When Barack Obama was inaugurated as the first American president of African descent in the history of the United States, many observers proclaimed the beginning of something called “post-racial America”. By now, in the midst of seven years of Teapublican dog whistle symphonies that have aroused the most malignant demons of this country, very few are making that claim. However, in 2009 few would have thought that an Obama presidency would mark a regression in racial attitudes in White America. But that is exactly what has happened.
A facile explanation of Supreme Court Justice Antonin Scalia’s racist screed in the recent Fisher case would be that he was just channeling his inner Angry White Man. But Justice Scalia simply said what too many people actually think – black people are inherently inferior to white people.
In that regard Justice Scalia was consistent with his ideological ancestors on the Supreme Court who ruled in the infamous Dred Scott decision in 1857 that “a black man has no rights which a white man need respect”. The majority opinion in spectacular and outrageous judicial endorsement of white supremacy was written by Scalia’s fellow Harvard Law School graduate, Roger B. Taney.
And Scalia’s opinion was also fully consistent with the Plessy v. Ferguson Supreme Court decision in 1896 which upheld the constitutionality of state laws mandates racial separation in all public facilities. This endorsement of Jim Crow institutionalized and guaranteed the suffering and degradation of black Americans deep into the 20th century.
And now, in the second decade of the 21st century, we are forced to witness the regurgitation of debunked and abandoned concepts of white supremacy and black inferiority by no less than a Supreme Court justice of the United States of America. By using the selective argument that less prepared black students underperform at predominantly white universities and colleges, he conveniently neglects to note that this is also true for less prepared white students and the affirmative action process has also enabled absolutely prepared black students to evenly compete at these institutions.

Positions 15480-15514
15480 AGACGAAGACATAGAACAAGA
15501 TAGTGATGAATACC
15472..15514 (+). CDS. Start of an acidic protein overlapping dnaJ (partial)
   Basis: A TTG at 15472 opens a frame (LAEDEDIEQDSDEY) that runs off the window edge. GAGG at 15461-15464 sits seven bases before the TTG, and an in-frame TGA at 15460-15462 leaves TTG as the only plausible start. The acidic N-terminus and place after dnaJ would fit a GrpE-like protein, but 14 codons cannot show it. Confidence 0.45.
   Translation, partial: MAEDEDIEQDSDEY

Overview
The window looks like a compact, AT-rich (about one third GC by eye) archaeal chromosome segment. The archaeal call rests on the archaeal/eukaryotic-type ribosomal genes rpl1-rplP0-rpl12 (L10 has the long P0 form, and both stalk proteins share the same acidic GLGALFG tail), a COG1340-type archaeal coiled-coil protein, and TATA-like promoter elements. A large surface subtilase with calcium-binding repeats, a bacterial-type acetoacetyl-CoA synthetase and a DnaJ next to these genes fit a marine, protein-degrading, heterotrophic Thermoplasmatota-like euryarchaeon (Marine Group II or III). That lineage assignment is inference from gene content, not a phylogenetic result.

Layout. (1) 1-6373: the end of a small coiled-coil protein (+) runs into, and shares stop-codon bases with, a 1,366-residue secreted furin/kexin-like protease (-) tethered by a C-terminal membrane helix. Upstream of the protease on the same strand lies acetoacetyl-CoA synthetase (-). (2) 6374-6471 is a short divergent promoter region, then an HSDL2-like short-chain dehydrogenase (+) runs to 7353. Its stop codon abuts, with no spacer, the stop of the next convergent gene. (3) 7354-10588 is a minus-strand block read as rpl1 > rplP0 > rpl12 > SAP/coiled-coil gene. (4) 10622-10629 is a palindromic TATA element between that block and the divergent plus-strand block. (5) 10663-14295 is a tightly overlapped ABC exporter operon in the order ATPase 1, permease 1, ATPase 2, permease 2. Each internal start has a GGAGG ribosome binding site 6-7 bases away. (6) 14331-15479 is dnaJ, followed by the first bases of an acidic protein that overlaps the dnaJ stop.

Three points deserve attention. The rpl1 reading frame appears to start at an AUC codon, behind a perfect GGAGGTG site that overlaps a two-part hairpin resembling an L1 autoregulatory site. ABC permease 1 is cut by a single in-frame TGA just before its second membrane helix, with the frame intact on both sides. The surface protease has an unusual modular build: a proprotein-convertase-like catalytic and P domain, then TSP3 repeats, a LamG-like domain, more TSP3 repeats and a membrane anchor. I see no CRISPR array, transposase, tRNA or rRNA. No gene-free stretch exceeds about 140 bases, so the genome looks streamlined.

A bit of history is useful here. The National Scholarship Service and Fund for Negro Students – NSSFNS – was founded in 1955 in an effort to provide admissions opportunity for qualified black students who were traditionally barred from most predominantly white colleges and universities in America. There are exceptions that can be cited prove the rule, but there are too many pathetic examples of one or two black students in classes of 1000+ white students in the 1950’s and 1960’s to avoid the unfortunate conclusion that there was an unspoken policy in American higher education that black Americans simply would not be admitted regardless of their qualifications.
By 1970 NSSFNS had identified thousands of young black men and women who were qualified to compete with young white men and women at colleges and universities throughout the country, including the vaunted Ivy League schools, those last bastions of presumed white intellectual superiority. The results provided evidence that intellectual superiority was never a matter of racial capabilities. And the sky did not fall. The laws of gravity were not repealed.
The only slightly recognized efforts of NSSFNS provided the opportunity for change and as well as the basis for further initiatives that opened college doors that had been welded shut when black Americans applied. These initiatives included affirmative action programs that recognized the subjectivity of college admissions and the importance of diversity on campus.
The reality is the rationale for affirmative action programs is no different that the justification for admitting veterans, star athletes or sons and daughters of alumni. However, to the extent that affirmative action programs provided opportunities for black Americans, there has been and continues to be simmering outrage in the national white community. And Justice Scalia gave voice to that outrageous outrage while sitting on the bench of the highest court in the land.
It is not the first time, nor will it be the last time, that vile and hateful words are cloaked in the black robes of a Supreme Court justice. It is also clear that the tools of racism and injustice not be easily pried from the grip of those who stand in the way of justice.